Milwaukee lead poisoning issues improved, 2020 audit shows

A Milwaukee alderman said the city is turning the ship on lead issues after getting new information Wednesday, Feb. 23. 

It has been a tumultuous few years for the health department. In 2021, it admitted it "mismanaged" its Childhood Lead Poisoning Prevention Program. A recent audit shows evidence of change.

"As a parent, it was a nightmare," said Deanna Branch.

In 2018, Branch’s son, Aidan, was hospitalized for elevated lead levels in his blood. He was 6 years old.

"Thinking about it now, I was just so confused," said Branch.

Branch would soon learn lead in the paint and possibly water in her Milwaukee apartment was to blame.

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The Milwaukee Health Department has been under the microscope for its lead abatement efforts. Following a 2020 audit, an outside firm says it's seeing improvements.

"That was a nice surprise," said Alderman Michael Murphy. "For the last eight, nine years, it has always been bad news."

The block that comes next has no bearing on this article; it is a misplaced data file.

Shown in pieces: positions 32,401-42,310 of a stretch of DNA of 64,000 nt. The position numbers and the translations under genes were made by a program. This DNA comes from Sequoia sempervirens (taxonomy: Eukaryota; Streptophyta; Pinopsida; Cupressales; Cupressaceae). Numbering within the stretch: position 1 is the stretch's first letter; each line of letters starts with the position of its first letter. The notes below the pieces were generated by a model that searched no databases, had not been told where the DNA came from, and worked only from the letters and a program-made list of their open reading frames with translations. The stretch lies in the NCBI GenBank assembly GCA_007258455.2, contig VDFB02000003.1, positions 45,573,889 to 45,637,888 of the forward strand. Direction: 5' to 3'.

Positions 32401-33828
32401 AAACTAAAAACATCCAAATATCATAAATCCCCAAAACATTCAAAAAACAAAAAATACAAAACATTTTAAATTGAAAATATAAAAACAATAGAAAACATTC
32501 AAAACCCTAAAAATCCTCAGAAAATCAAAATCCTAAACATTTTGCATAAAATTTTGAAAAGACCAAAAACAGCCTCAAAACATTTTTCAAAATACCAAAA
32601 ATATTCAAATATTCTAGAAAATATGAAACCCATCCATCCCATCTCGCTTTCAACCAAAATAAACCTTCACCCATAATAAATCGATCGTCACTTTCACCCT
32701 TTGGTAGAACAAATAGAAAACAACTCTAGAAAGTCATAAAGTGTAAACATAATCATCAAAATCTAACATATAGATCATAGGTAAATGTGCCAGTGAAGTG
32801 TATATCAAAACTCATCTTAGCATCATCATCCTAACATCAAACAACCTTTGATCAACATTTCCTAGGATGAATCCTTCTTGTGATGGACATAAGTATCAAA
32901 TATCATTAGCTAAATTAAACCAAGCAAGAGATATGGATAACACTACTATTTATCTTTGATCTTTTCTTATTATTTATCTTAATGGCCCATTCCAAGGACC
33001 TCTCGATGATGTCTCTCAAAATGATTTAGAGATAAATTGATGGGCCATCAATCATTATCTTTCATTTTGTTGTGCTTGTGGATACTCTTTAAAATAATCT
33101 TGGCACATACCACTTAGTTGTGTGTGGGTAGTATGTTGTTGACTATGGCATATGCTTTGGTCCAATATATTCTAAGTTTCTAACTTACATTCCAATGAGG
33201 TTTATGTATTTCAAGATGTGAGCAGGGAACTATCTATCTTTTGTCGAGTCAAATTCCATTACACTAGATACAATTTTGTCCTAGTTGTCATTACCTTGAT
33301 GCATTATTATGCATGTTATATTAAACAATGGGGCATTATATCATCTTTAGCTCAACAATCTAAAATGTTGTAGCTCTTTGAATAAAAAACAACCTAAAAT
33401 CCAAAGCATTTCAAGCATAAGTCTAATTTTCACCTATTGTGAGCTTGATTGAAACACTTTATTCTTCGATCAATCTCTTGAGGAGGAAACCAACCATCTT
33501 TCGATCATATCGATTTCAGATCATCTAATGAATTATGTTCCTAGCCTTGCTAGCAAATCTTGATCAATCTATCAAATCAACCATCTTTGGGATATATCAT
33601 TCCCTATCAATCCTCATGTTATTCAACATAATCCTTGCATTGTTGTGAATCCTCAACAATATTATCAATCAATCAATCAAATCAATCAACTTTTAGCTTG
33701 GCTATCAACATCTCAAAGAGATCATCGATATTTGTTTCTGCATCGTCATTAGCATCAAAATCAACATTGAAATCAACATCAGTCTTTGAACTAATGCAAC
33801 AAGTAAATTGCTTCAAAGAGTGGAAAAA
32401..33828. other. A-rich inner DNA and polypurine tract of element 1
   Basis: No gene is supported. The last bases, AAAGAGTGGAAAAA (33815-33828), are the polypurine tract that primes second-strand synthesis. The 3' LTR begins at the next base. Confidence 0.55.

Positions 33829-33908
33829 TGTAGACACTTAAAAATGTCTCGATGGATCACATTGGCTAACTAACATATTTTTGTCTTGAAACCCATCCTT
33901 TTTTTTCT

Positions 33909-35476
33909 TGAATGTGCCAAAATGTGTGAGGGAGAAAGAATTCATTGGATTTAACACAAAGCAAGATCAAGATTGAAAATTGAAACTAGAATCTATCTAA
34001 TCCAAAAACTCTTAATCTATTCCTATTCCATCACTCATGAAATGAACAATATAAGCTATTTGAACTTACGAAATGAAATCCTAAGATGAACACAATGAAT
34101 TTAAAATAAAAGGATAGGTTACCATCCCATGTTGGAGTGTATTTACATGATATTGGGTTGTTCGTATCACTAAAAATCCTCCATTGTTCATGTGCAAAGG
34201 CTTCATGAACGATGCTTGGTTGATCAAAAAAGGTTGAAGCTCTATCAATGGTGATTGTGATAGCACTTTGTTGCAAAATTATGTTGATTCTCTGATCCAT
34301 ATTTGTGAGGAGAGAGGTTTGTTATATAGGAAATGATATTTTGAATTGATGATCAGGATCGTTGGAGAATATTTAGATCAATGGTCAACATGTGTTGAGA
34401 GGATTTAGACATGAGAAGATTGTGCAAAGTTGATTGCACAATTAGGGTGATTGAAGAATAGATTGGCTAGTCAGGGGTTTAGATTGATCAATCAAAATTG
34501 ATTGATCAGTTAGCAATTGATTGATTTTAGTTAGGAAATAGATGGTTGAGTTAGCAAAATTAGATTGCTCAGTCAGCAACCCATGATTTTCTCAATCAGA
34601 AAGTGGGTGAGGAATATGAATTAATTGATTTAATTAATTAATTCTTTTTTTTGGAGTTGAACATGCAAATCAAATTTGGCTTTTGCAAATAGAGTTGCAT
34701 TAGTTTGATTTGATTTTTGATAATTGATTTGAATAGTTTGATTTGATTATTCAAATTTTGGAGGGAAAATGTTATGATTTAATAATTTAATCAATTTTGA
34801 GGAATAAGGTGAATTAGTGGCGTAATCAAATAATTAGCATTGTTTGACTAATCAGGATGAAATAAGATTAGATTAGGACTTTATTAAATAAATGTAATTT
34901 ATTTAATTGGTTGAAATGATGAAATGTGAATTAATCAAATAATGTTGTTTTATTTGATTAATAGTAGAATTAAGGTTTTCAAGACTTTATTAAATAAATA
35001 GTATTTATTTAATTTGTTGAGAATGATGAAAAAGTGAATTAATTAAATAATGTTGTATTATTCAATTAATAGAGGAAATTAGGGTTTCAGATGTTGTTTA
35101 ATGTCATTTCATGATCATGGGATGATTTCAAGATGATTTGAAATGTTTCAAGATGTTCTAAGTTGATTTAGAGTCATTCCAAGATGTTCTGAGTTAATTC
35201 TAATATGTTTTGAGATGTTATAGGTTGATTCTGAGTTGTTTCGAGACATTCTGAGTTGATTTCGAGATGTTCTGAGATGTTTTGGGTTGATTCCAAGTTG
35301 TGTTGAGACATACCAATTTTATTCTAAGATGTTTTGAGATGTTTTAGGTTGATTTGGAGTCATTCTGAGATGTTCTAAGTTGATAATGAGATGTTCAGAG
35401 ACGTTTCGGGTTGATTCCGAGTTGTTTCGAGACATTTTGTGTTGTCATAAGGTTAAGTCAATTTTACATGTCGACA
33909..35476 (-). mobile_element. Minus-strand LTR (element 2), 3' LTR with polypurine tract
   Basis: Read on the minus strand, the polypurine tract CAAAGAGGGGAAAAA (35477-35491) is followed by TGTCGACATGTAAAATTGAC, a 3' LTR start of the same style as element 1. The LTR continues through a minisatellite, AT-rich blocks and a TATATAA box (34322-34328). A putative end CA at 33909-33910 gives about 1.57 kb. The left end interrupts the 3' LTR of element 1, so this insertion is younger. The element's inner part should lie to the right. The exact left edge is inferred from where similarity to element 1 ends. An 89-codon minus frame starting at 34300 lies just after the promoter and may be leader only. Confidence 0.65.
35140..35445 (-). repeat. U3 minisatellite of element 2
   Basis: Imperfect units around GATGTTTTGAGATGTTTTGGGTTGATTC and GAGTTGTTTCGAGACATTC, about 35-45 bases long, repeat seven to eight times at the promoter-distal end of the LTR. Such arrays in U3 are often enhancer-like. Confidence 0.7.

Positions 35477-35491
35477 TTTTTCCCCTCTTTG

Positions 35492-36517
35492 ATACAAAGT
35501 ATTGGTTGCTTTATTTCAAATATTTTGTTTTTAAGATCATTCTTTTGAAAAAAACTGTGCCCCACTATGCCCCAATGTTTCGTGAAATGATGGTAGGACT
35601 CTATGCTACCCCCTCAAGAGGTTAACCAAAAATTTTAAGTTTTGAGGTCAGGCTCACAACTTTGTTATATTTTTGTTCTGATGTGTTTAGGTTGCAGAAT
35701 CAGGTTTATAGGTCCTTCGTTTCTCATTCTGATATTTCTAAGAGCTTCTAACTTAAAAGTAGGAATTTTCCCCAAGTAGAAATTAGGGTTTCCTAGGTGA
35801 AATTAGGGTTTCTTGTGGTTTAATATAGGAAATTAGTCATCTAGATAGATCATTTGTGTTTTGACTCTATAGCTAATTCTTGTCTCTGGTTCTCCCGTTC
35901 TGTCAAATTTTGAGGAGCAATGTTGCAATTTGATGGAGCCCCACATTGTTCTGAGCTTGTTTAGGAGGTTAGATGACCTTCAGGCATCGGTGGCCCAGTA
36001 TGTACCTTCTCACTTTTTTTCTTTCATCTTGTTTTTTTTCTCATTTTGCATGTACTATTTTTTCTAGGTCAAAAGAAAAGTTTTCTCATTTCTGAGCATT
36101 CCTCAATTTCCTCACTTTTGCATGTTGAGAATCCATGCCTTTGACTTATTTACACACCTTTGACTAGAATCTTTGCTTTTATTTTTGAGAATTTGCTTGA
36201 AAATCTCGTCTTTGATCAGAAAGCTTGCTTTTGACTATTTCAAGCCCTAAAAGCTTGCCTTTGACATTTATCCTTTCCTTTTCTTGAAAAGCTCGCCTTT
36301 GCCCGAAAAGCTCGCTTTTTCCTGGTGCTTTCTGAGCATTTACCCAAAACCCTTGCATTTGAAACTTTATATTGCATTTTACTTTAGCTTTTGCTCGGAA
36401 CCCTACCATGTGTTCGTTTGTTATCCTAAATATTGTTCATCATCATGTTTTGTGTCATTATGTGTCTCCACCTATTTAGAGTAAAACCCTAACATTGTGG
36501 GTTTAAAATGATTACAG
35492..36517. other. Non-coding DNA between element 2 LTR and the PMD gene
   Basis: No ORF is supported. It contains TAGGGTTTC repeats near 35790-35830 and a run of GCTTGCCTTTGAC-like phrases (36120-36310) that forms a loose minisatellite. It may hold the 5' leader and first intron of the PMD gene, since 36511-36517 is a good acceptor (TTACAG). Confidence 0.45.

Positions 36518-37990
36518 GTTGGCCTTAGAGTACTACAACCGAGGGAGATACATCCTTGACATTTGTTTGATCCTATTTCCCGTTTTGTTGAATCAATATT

Records show case follow-up, documentation and timely responses have all improved since the 2020 audit.

"Our nursing program has improved significantly, as well as our response times when we’re notified to an elevated blood level and how quickly we’re able to contact the family and get to the home," said Tyler Weber with the Milwaukee Health Department.

Weber said billing and working with providers are areas that still need improvement.

"There is deep and complex socio-economic challenges within the neighborhoods we’re trying to work and where the highest lead levels are," said Weber. "We think hiring a social worker or two to work with the most challenging cases."

Branch’s son has gotten better. She hopes this issue in Milwaukee continues to do the same.

"My hope is no family has to go through this, and if they do, they have help and support," said Branch.

Potential areas of improvement also include documentation, aligned data systems and better addressing barriers in complex cases. 


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